At a New India Conclave on July 16, Narendra Modi set out a vision of a New India.
Modi focused on youth. He said that young India feels that anything is possible. He also praised the energy and courage of young people and acknowledged the important role that youth played in India’s anti-colonial struggle. The message was clear: the prospects for India are excellent and the youth are overwhelmingly leading a new surge in confidence. Government support is less important in this optic than the celebration of the capacity of young people to pull themselves up by their own bootstraps.
This vision of youth driving a new India is the latest in a series of state attempts to develop a compelling idea of India.
In the first four decades after Indian Independence, the Government disseminated a notion of India closely tied to the four ‘founding myths’ of the Indian nation: secularism, socialism, democracy, and federalism. ‘Modernisation’, in particular, served as a touch-point for the Indian state as it struggled to address the deprecations of the colonial era.
Powerful institutions fundamentally reworked this idea of modern India in the early 1990s. First, liberalisation replaced an older protectionist, import-substitution model, of economic development. Second, organisations representing Hindu nationalist philosophies provided a powerful new vision of the Indian polity. Third, low caste political organisations came to express political demands.
Interacting with these changes over the past two decades, but not attracting mainstream comment, has been a ground-level transformation.
Since the late 1990s, the rise of formal education, expansion of communications media, and growing influence of liberal citizenship ideas across India has resulted in a social revolution. This is manifest in increasing civil society action and vibrant cultural assertion.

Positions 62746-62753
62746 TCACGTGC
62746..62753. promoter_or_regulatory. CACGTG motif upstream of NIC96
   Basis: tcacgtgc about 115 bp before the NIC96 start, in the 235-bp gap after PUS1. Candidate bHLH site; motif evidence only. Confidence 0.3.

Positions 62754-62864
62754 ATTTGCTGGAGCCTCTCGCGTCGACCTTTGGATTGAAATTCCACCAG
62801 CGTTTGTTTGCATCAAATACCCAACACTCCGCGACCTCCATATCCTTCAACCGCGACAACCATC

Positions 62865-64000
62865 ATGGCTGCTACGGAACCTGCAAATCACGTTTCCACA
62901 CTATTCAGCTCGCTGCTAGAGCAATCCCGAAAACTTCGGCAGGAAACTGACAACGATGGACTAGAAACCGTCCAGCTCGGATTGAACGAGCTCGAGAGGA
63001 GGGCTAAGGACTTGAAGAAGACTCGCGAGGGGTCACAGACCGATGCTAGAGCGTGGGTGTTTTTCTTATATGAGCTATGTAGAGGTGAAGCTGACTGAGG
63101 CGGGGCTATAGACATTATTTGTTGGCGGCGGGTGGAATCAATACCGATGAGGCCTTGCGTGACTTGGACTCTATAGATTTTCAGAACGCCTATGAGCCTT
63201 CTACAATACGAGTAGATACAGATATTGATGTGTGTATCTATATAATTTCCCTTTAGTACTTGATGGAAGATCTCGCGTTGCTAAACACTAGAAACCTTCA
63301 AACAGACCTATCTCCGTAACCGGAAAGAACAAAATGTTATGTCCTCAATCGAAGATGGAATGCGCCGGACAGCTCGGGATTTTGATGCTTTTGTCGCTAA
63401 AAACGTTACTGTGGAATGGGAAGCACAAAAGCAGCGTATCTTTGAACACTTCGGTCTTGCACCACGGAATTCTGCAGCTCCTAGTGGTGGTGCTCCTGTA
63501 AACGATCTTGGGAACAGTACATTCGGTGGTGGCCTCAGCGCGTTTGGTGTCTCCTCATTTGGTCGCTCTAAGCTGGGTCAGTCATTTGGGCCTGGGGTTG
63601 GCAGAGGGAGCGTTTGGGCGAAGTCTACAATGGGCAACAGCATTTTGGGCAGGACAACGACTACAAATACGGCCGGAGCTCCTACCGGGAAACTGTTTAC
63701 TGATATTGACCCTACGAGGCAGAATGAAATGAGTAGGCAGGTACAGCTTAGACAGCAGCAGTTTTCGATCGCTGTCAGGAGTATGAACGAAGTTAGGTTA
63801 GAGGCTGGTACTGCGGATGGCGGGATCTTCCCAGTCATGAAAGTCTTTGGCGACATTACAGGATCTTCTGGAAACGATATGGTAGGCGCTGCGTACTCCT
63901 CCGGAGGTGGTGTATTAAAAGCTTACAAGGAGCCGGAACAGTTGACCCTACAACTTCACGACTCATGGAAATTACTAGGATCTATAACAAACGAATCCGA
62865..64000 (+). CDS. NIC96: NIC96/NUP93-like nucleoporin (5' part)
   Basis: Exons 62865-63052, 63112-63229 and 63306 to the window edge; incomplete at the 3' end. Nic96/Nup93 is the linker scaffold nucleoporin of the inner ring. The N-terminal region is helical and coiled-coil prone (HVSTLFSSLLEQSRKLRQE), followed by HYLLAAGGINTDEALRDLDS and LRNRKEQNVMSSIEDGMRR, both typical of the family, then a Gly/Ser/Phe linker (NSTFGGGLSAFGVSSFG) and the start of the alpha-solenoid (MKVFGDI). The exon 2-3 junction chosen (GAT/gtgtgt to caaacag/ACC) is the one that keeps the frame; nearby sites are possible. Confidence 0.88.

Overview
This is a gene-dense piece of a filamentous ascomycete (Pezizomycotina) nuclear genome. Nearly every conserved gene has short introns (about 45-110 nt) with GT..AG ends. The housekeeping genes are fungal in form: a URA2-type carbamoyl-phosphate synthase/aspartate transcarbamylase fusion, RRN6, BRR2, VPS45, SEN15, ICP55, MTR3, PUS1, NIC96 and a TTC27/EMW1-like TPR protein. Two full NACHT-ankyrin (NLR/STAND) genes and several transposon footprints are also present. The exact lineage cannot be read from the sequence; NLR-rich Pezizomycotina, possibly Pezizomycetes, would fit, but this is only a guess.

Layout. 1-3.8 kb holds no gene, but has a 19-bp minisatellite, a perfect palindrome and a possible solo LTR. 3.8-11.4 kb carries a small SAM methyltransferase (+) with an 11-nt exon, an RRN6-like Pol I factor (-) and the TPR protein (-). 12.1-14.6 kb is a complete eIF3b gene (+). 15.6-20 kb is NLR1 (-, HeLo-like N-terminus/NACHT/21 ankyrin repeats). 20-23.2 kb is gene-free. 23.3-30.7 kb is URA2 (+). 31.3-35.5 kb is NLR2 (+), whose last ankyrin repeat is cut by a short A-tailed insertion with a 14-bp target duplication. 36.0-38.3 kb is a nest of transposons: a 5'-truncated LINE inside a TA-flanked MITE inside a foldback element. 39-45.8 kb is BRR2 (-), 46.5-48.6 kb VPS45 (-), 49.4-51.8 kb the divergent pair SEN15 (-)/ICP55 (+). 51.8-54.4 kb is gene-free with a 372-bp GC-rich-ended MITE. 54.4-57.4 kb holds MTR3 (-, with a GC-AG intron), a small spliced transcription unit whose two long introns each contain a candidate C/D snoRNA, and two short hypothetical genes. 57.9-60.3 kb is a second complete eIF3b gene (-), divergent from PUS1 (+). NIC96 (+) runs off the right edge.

Since 2006, and most clearly under Modi, the state has channelled the energies of those involved in this social revolution and encouraged its further development through such measures as the Right to Information Act and Right to Education legislation. ‘India’ in this optic is a knowledge society, technologically savvy, and determined to address the structures of corruption inherited in large part from the British. India is also overwhelmingly youthful. Half the population is under 30. One in ten people is an Indian youth.
It is this social revolution that provides the foundations for Modi confidence. Youth across the country are discussing the need to instil in themselves and others a spirit of hope, where hope is understood to involve establishing a sense of a definite future (forecasting), attaching goals to that future (planning), and then maintaining belief that those goals may be possible (optimism). Several of the young people with whom I work in north India refer to themselves as hope machines.
But we need to pause here. In reflecting on social reality the anthropologist Ghassan Hage refers to lenticular photographs that when you tilt them turn from a smile to a frown. Lenticular moments are ones in which there is a switch from one apparent situation to another that is very different.
This metaphor is highly relevant to youth in India today. This vast population often feel frustrated at their social situation. Young people, especially young women, often face a shortage of graduate employment, limited training and infrastructural resources, as well as scarce opportunities to scale up their imaginative social action.
Youth are restive, manifest for example in increasing violence against women. Reflecting the reimagination of India in the early 1990s, religious and caste violence are common, even in parts of India where conflagrations are rare historically.
At a more everyday level, many of my friends talk about periods in which they are engaged only in timepass – passing time in an aimless and unproductive way. There is a palpable risk that the apparent advantage to India of having a large youth population may turn into a demographic disaster – a lenticular moment when the smile becomes a frown.
At the very least, young people are receiving Modi rhetoric with mixed feelings. Elite youth in metropolitan India may indeed feel that anything is possible. But it is hope in the face of setbacks – and sometimes prolonged periods of timepass – that is the dominant experience of 1 in 10 people in the world.